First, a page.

Let’s give another example to better understand all this:
ata1 = "Akıllı bizi arayıp sormaz deli bacadan akar!" ata2 = "Ağa güçlü olunca kul suçlu olur!" ata3 = "Avcı ne kadar hile bilirse ayı da o kadar yol bilir!" ata4 = "Lafla pilav pişse deniz kadar yağ benden!" ata5 = "Zenginin gönlü oluncaya kadar fukaranın canı çıkar!" Here we gave five Proverbs. Our task is to eliminate exclamation marks found at the end of these proverbs:
for ata in ata1, ata2, ata3, ata4, ata5: print(ata[0:-1])
Here’s what we do: we named each of the variables named ata1, ata2, ata3, ata4 and ata5 as ata, and then sliced and took the part of the variable named ata from the beginning to the end. In other words, we have obtained all the remaining characters between ata and ata[-1]. So, after we remove these exclamation points, What do we do if we want to replace them with a dot?
It is also a very simple process:
for ata in ata1, ata2, ata3, ata4, ata5: print(ata[0:-1] + ".")
As you can see, the only thing we do to replace it with a dot after discarding the exclamation point, which is the last character, is the sequence of characters we slice, with the help of a plus sign ( + ). it’s about adding character.
One more example…
Let’s have four website addresses like this:
site1 = "www.google.com" site2 = "www.istihza.com" site3 = "www.yahoo.com" site4 = "www.btogrenme.org"
Our goal is to add http:// to the head of each of these addresses. For this purpose, we can again use the operations of combining a string of characters. Examine carefully:
site1 = "www.google.com" site2 = "www.istihza.com" site3 = "www.yahoo.com" site4 = "www.gnu.org" for i in site1, site2, site3, site4: print("http://", i, sep="")
If www. if you want to discard parts of it, you must also use the slicing method along with string join operations:
for i in site1, site2, site3, site4: print("http://", i[4:], sep="")
One more example…
Let’s say you write a program where you have to separate the vowels and consonants in a word. For example, your goal is to collect the letters ‘I’, ‘a’ and ‘u’ in the Word ‘istanbul’ in one place, and the letters ‘s’, ‘t’, ‘n’, ‘b’ and ‘l’ in a separate place. For this purpose, you can write a program like this:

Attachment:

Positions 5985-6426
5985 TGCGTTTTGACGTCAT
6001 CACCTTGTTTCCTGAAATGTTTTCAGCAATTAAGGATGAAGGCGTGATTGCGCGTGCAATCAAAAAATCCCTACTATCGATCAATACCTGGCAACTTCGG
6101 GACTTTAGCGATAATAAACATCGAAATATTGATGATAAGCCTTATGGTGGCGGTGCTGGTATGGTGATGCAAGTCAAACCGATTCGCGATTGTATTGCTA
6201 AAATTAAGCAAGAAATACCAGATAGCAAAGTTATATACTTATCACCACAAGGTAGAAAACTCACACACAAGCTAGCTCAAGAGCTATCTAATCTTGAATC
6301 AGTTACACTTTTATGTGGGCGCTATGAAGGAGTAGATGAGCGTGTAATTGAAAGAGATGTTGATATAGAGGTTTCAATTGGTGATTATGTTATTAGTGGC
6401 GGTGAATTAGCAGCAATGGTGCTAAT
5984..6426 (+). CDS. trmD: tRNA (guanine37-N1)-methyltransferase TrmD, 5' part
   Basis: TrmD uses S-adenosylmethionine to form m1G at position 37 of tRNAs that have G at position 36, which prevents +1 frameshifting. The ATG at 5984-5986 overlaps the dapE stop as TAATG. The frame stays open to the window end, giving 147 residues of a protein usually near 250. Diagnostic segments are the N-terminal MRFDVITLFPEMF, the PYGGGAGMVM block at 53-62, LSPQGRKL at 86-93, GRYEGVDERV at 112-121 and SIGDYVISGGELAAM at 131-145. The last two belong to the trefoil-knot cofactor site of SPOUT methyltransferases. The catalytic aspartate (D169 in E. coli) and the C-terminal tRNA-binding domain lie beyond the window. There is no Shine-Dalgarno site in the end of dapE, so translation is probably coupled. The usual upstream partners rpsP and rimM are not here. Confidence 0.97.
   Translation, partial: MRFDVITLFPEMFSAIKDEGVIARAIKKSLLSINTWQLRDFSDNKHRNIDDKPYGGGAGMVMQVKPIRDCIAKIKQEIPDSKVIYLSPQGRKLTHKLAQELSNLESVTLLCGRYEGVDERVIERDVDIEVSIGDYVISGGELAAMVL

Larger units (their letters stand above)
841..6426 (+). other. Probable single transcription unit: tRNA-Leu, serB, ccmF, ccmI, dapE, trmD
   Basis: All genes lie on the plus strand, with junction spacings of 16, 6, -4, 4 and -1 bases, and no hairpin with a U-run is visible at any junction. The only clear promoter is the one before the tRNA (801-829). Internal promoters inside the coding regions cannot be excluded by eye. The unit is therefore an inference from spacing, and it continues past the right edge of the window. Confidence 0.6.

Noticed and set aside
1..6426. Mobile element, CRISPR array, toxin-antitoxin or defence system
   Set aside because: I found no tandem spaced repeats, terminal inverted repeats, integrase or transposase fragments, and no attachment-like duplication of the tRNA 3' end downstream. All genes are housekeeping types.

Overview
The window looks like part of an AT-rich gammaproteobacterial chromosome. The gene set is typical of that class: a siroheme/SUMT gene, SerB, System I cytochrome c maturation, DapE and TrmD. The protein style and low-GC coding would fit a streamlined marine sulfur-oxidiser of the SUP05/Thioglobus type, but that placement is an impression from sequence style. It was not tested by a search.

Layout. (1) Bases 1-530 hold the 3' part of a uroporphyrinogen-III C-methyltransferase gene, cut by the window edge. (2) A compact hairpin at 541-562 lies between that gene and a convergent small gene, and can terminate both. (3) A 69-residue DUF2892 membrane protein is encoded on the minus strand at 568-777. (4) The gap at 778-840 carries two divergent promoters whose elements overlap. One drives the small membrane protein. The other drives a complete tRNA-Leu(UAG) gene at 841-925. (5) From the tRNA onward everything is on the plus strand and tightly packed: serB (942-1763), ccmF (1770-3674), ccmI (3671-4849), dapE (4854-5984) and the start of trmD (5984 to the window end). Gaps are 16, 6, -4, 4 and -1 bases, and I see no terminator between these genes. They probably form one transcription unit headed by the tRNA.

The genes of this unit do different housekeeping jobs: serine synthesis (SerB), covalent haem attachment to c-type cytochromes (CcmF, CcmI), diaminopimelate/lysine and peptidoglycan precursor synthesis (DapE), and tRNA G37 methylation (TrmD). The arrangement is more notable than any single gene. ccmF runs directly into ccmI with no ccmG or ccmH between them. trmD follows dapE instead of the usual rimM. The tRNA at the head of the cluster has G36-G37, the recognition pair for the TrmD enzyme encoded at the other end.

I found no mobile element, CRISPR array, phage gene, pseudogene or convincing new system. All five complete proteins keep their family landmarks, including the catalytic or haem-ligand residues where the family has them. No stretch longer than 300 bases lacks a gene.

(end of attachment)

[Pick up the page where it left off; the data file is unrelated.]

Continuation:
sesli_harfler = "aeıioöuü" sessiz_harfler = "bcçdfgğhjklmnprsştvyz" sesliler = "" sessizler = "" kelime = "istanbul" for i in kelime: if i in sesli_harfler: sesliler += i else: sessizler += i print("sesli harfler: ", sesliler) print("sessiz harfler: ", sessizler)
Here, first of all, we define vowels and consonants in Turkish with the help of the following codes:
sesli_harfler = "aeıioöuü" sessiz_harfler = "bcçdfgğhjklmnprsştvyz"
Then we define an empty sequence of characters for vowels and consonants in the word, where we will extract vowels and consonants:
sesliler = "" sessizler = ""
In our program, we will assign the corresponding letters to the variable to which that letter belongs.
kelime = "istanbul"
Now we build a for loop on this word and look at each letter passing through the word one by one. From the letters that pass in the word, we throw what passes in the sequence of characters defined in the vowel_harfs variable into a variable called vowel. Otherwise, we send the letters passing through the word to the variable called consonants, i.e. those passing through the sequence of characters defined in the voiceless variable:
for i in kelime: if i in sesli_harfler: sesliler += i else: sessizler += i
For this, you see that we define a simple ‘if-else’ block in the for loop. Also note that in doing so, we send a new letter to variables called vowels and consonants at each turn of the for loop and define these variables from the beginning each turn of the loop. Because, as we say, character arrays are data types that cannot be changed. If we want to make changes to a character array, we need to define that character array from the beginning.